Hugh and Colleen Gantzer visit Raghurajpur where every street, wall and verandah has a message in art.
This village is unique.
It’s the only one of its kind, not only in India, but possibly in the whole world. In Orissa’s Raghurajpur everyone is an artist. Every artist depicts facets of the, virtually limitless, tales and legends associated with Puri’s Lord Jagannath, his brother Balabhadra and sister Subhadra. In fact, the entire village is an evolving gallery of folk-art. It had impressed us when we first visited it more than two decades ago and its virtuosity impacted again when we returned.
The layout of the village had not changed. It was still just two parallel streets with unassuming tiled houses facing a central row of temples. Tall palms swept shifting shadows across the roofs and an artist worked in his verandah, his pet white cat purring at his feet. His name was Abaksha Nayak and he was incising an intricate picture onto pale green strips of palm leaf. Later, he would emphasise the engraved lines with lamp-black and subject his leafy “canvas” to a complex traditional process that would give it the texture and toughness of wood and make it virtually indestructible.
A technique that was, probably, developed in our southern states to preserve scriptural texts had been converted, by the artists of Raghurajpur, into an imperishable art form.
This, however, is only one of the many ways of self-expression that the talented families of Raghurajpur use. As we walked down the village street we passed cottages with walls enriched with murals. One depicted the four seasons in meticulous detail. On another, warriors waged a fierce battle. A third verandah was dotted with mathematically accurate interlocking squares and triangles as if an alien intelligence had transmitted a pixelated message.
We wondered then if the people of Raghurajpur were professional artists or if they were farmers who treated art as a lucrative hobby.
Said Bijoy Kumar Barik: “We do have some fields and a few cattle but we don’t do such work, ourselves.” Presumably they have servants for those tasks. “There are 120 families here. They are of various castes. The Maharajas, Mahapartas, Soins and Bariks were brought by the Maharaja, and some of us settled here, from Puri. The others had been here for a long time before we arrived, no, we do not know where we, or they, originally came from.”
His statement was intriguing. The families accept the fact that their origins were different so they still do not marry outside their group. But, in spite of adhering strictly to their bloodlines, they have no difficulty in accepting a cross-fertilisation of innovations and creativity. Their axiom seems to be “I may not marry into your family, but anything you can create I can create better.” And they have been doing that for 36 generations, or more.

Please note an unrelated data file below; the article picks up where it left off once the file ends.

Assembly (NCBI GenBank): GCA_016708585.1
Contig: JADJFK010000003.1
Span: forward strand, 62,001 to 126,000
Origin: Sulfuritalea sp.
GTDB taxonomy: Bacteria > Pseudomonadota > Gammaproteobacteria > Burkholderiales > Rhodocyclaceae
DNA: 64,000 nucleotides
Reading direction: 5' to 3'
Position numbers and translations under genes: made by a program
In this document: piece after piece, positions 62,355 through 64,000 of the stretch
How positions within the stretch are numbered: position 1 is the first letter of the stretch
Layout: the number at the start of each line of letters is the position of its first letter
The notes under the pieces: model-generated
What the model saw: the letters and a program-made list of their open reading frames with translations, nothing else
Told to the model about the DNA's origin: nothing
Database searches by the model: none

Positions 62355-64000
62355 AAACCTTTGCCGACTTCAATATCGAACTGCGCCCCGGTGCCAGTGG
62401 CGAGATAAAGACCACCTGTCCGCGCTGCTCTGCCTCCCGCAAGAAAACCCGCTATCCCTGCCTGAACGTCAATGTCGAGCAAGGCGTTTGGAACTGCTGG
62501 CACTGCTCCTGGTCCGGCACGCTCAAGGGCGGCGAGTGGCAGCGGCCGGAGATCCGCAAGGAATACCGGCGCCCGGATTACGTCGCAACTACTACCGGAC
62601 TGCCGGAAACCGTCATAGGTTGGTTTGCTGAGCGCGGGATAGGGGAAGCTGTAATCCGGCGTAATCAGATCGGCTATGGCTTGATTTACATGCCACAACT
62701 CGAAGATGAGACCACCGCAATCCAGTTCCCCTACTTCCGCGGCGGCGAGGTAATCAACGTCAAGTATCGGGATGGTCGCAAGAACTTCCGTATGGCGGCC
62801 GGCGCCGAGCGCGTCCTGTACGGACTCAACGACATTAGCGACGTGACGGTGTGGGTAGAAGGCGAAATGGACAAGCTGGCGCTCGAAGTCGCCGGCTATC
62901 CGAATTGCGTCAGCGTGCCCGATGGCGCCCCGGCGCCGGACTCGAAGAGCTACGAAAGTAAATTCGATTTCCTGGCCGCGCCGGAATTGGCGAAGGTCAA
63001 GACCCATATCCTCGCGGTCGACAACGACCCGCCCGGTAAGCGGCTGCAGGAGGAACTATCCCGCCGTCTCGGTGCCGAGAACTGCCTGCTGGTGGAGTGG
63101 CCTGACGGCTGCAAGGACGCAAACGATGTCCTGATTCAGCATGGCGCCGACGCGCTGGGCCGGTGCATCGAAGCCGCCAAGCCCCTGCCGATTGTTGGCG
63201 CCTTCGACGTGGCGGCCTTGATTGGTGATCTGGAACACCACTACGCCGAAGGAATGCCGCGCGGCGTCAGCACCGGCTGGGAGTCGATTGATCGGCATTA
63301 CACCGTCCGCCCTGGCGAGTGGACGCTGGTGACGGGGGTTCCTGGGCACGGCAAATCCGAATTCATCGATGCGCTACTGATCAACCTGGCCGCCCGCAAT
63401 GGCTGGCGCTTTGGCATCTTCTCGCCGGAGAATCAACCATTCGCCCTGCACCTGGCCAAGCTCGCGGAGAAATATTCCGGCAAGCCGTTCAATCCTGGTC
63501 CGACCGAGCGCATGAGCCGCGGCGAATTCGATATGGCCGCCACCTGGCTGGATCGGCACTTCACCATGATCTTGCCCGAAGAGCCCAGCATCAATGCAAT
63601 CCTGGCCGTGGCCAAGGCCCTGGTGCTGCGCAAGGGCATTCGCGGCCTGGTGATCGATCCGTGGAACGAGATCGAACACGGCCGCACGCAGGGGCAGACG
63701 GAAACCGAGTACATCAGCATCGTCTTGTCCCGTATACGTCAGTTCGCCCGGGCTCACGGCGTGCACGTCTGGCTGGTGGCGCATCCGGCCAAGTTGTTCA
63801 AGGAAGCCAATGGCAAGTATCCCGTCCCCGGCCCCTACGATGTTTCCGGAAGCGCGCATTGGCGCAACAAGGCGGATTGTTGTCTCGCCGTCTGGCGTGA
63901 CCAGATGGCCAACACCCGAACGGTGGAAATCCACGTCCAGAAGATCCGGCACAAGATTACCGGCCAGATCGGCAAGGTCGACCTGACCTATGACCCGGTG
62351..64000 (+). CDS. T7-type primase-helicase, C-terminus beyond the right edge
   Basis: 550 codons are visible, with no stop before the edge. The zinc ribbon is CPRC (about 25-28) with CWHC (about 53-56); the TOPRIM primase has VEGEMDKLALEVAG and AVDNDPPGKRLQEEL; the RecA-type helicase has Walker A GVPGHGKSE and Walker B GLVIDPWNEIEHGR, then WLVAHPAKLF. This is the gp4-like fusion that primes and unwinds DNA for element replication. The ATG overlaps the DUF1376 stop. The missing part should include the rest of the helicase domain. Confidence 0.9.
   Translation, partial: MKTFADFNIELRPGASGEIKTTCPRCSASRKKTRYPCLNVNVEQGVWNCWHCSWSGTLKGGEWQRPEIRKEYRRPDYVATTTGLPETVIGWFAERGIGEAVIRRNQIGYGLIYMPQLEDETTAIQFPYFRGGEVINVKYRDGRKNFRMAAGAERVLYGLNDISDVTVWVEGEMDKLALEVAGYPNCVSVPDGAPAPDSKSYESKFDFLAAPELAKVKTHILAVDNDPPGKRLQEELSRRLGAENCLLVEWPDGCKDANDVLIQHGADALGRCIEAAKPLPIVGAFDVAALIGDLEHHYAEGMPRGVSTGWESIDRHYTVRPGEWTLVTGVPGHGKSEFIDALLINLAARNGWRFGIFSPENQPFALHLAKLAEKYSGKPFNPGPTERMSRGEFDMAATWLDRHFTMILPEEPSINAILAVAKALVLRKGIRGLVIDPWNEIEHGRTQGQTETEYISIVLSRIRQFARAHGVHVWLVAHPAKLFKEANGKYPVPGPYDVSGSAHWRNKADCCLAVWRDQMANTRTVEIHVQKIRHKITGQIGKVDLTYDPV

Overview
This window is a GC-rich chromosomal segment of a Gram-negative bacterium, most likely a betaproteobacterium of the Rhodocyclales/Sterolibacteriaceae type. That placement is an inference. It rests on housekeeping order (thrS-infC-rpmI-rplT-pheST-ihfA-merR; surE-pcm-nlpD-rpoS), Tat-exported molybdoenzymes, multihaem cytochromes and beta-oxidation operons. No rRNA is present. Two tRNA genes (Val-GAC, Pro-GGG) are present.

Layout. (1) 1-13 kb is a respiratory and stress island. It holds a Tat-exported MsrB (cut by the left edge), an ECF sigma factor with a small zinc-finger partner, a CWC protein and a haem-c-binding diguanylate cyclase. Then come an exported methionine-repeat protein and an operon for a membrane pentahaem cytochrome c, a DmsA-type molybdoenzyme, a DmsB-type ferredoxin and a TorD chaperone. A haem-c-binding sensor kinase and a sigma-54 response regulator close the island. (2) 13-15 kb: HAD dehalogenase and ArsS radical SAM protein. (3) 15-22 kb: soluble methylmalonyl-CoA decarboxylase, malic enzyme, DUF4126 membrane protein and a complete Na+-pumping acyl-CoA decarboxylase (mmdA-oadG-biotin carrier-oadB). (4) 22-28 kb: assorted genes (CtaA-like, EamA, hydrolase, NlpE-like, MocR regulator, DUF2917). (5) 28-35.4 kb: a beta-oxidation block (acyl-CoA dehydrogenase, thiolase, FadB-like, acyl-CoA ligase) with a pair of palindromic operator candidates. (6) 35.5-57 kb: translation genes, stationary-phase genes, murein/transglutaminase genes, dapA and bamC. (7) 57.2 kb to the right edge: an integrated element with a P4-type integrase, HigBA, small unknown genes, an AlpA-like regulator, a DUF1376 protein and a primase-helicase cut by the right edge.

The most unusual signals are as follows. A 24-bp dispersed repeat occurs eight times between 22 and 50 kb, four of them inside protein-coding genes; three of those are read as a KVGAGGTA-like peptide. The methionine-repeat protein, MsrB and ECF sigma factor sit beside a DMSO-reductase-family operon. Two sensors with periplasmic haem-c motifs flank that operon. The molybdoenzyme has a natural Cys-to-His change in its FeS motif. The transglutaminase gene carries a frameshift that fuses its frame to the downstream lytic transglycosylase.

Interestingly, unlike most of the crafts-people we have met in other parts of our land, here both men and women are creative artists and artisans. Their families are, very clearly, multi-talented, with siblings and relatives expressing themselves in varied ways. Jai Dev Maharana crafted sets of the world’s first playing cards. They were circular and came in packs of 144. One from his family was a painter and had created a large panel of the Rath Yatra procession of Lord Jagannath.
The Prusty family is particularly gifted. Dilip Kumar specialised in Patta Chitra and he has been making these traditional paintings for 15 years. He employed a special process involving tamarind seeds and powdered stone to give curtain cloth the toughness of canvas. On that, using natural colours, he created a very sophisticated and stylised folk-art that is typical of Raghurajpur.
Dilip Kumar also does painting on tussore silk, his father and sister are wood carvers and his mother is a papier mache artist.
The white haired and smiling Sashi Dei Maharana had evolved the last word in waste management art. She created small images, dried them in the sun, painted them in bright colours and sold them in village fairs and festivals. The images were made of cow-dung.
Then, at the far end of the village, we stepped into the Dasabhuja Gotipua Odishi Nrutya Parishad. We sat in a hall with musicians on our left and, when they began to play, a line of beautifully made-up girls emerged, their anklets chiming with the beat of the music. Then they began to dance. It was both graceful and expressive; then athletic and gymnastic. Later we realised that they were not women but boys. They would leave the dance academy when they become young men and then, if they were skilled enough, they could become Odissi dancers as the famed Kelucharan Mahapatra had.
Gotipua, too, is dedicated to the Lord of the Universe as are all the other fascinating art forms of the quiet and unpretentious little village of Raghurajpur.